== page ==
Lychee liqueur is a sweet distilled spirit flavored with lychee (or litchi) fruits. Featured in Asian cuisine for over 2,000 years, the tropical fruit has a lovely and distinctive flavor. However, it wasn't until the 2000s that a handful of liquor producers started promoting lychee liqueur extensively. It's most often produced in France and Netherlands. Brands like Giffard and Soho make excellent lychee liqueurs that are widely distributed, and several boutique liqueur makers offer them in select markets as well.
Drinkers in Japan and France likely consume the most lychee liqueur, though it is enjoyed worldwide, from Europe to Australia and the Americas. A fantastic addition to any bar, lychee liqueur is a brilliant cocktail mixer, and it's most famously used to make lychee martinis.
- Ingredients: Lychee, base spirit, sweetener
- Proof: 36–42
- ABV: 18–21%
- Calories in a 1 1/2-ounce shot:
- Origin: France, Netherlands
- Taste: Sweet, fruity
- Serve: cocktails, shots
How Is Lychee Liqueur Made?
The lychee nut is a tropical Asian fruit that's native to China and cultivated elsewhere in the world today. Also called an alligator strawberry, the nut has a strawberry shape and bumpy red outer shell that protects the sweet, sticky, white fruit that holds a seed. That little white globe of fleshy fruit is the object of desire in food and drinks.
The exact process of making lychee liqueur varies, and producers are often secretive about the specifics. The basic method is similar to other liqueurs: The fruit flavor is extracted and blended into a base liquor and a sweetener. The liquor is often something neutral, like vodka or brandy. Producers may make juice from the lychee fruits, infuse it directly into the spirit, or extract the flavor into a syrup. In some lychee liqueurs, you'll find extra flavors that subtly accent the lychee.
Lychee liqueurs are typically clear or pale pink (the color of rosé wine). Though rare, a few are a deep, rose-like red, most likely due to coloring additives. They're bottled between 18 percent and 21 percent alcohol by volume (ABV, 36 to 42 proof).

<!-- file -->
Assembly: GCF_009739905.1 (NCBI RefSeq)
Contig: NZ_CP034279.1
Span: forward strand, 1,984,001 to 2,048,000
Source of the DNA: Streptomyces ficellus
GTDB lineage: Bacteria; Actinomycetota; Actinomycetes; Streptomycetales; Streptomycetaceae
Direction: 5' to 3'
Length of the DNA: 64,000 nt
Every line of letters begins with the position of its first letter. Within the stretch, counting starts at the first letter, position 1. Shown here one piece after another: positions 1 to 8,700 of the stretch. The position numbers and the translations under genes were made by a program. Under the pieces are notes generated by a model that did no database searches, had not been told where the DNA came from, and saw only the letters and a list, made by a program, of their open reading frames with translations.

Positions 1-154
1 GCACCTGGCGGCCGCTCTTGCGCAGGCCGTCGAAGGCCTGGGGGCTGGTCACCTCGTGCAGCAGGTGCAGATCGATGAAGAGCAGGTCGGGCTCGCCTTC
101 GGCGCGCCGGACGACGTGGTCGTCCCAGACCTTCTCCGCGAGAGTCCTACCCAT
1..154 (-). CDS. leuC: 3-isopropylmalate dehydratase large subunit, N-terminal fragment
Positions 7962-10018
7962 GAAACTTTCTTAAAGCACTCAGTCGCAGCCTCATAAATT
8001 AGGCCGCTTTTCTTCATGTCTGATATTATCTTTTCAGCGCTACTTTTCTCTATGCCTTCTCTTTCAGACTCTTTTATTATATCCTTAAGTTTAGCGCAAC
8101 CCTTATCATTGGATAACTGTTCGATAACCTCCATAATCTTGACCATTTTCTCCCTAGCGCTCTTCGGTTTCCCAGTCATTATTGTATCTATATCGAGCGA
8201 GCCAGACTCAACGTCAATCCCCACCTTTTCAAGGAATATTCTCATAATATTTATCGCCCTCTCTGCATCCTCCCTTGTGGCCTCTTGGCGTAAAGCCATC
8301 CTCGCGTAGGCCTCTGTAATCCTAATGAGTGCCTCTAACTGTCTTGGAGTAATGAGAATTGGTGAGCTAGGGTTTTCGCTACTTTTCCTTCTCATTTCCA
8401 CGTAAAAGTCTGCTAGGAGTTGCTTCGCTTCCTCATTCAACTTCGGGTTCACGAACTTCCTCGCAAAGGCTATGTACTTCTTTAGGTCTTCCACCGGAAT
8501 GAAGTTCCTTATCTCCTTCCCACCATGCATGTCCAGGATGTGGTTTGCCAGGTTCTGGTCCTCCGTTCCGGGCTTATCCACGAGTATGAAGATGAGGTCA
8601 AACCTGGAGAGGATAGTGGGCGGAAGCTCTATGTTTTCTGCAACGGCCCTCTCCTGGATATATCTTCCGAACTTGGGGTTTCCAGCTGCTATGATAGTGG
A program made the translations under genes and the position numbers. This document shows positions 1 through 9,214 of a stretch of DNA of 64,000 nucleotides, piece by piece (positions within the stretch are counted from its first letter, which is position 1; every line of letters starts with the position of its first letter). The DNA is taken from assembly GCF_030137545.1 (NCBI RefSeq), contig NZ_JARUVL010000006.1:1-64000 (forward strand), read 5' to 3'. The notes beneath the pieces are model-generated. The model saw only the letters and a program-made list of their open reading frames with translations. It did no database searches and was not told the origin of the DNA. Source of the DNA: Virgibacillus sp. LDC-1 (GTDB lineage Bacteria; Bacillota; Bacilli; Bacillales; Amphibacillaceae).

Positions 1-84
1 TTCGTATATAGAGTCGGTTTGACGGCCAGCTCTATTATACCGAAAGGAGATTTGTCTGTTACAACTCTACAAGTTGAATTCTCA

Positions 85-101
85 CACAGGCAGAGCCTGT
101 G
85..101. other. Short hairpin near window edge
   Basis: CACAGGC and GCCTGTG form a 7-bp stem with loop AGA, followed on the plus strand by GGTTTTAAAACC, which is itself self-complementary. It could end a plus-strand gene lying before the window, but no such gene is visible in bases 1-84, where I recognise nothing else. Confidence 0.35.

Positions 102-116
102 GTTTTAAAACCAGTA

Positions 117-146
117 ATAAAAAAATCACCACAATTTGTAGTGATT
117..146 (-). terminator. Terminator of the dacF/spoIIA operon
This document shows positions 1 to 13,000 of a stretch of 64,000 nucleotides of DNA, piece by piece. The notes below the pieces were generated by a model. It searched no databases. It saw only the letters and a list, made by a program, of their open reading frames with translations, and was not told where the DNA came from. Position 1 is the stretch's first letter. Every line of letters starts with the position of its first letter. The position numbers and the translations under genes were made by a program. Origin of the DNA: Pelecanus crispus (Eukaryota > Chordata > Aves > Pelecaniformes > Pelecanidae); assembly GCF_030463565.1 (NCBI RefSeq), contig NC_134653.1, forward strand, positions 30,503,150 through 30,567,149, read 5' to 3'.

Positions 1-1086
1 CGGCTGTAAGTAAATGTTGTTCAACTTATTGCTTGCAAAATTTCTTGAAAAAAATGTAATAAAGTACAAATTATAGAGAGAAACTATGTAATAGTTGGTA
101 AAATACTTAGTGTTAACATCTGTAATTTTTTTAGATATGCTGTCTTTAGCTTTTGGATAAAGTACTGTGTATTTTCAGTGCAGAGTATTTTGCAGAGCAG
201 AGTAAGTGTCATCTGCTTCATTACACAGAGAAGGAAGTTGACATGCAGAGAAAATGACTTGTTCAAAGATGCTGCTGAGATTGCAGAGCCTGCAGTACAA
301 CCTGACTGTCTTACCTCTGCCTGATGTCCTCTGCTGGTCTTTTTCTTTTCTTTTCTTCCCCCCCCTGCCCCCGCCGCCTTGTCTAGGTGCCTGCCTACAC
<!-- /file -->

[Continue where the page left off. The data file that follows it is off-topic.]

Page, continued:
What Does Lychee Liqueur Taste Like?
Lychee liqueur is sweet, fruity, and aromatic with a light alcohol kick. Like the fruit, the taste is unique; an intoxicating juicy mix of acidic grapes with hints of watermelon, strawberry, and lovely florals.
Where to Buy Lychee Liqueur
Lychee is not the most popular flavored liqueur on the worldwide market. You may have to hunt it down at larger or specialty liquor stores that offer a more extensive selection of spirits. Online stores are a great option if it's legal to ship liquor where you live.
How to Drink Lychee Liqueur
Unless it's well-chilled and served over ice, most lychee liqueurs are too sweet to drink straight. Instead, top it with a seltzer or tonic water. It's best to reserve this liqueur for cocktails, and it's fun to explore its potential as a drink mixer.
Lychee's distinct flavor pairs best with coconut, ginger, lime, orange, raspberry, and tangerine. Try it in combination with other berries and citrus, kiwi, melon (especially honeydew), mango, passion fruit, pineapple, and rose as well.
For spirits, you'll find many lychee cocktails that feature vodka and rum. It's also ideal for tequila and sake drinks and pairs nicely with other light fruit-based liqueurs like Midori. With its softer flavor, lychee will likely not stand up to heavy flavors or dark spirits, so keep things light, and you'll enjoy some amazing cocktails.
To start your lychee cocktail journey, try a few recipes that specifically call for the liqueur. You can also use it as a substitute in drinks that use lychee syrup or juice or to replace fresh lychees and the drink's sweetener.
Ever since lychee liqueur gained a greater showcase in the modern bar, many brands have come and gone. Some lychee liqueurs are only available in certain countries, while others (primarily from big liquor companies) enjoy global distribution. Brands like Giffard, Kwai Feh, and Soho are the easiest to find, especially in the U.S. Don't hesitate to pick up an unfamiliar brand because there are some great surprises that are an absolute delight to drink.
- Edmund Briottet Liqueur de Lychee
- Gabriel Boudier Liqueur de Litchis
- G.E. Massenez Liquer le Litchi
- Giffard Lichi-Li Liqueur
- Joseph Cartron Liqueur de Lychee
- Kwai Feh Lychee Liqueur
- Soho Lychee Liqueur
There is no great fruit liqueur substitute for lychee liqueur in cocktails because the flavors tend to be too bold to replicate the soft taste of lychee. Some cocktail recipes may work with strawberry or watermelon liqueurs, though the flavor will change drastically.
If you cannot find lychee liqueur, the best alternative is to make lychee liqueur at home. It's incredibly easy, and canned lychees are available at most Asian food markets. You might even find the fresh fruit if the season is right (typically June and July). Preparing fresh lychees is a bit tedious, but the taste is worth the effort. Alternatively, you can use lychee juice or purée.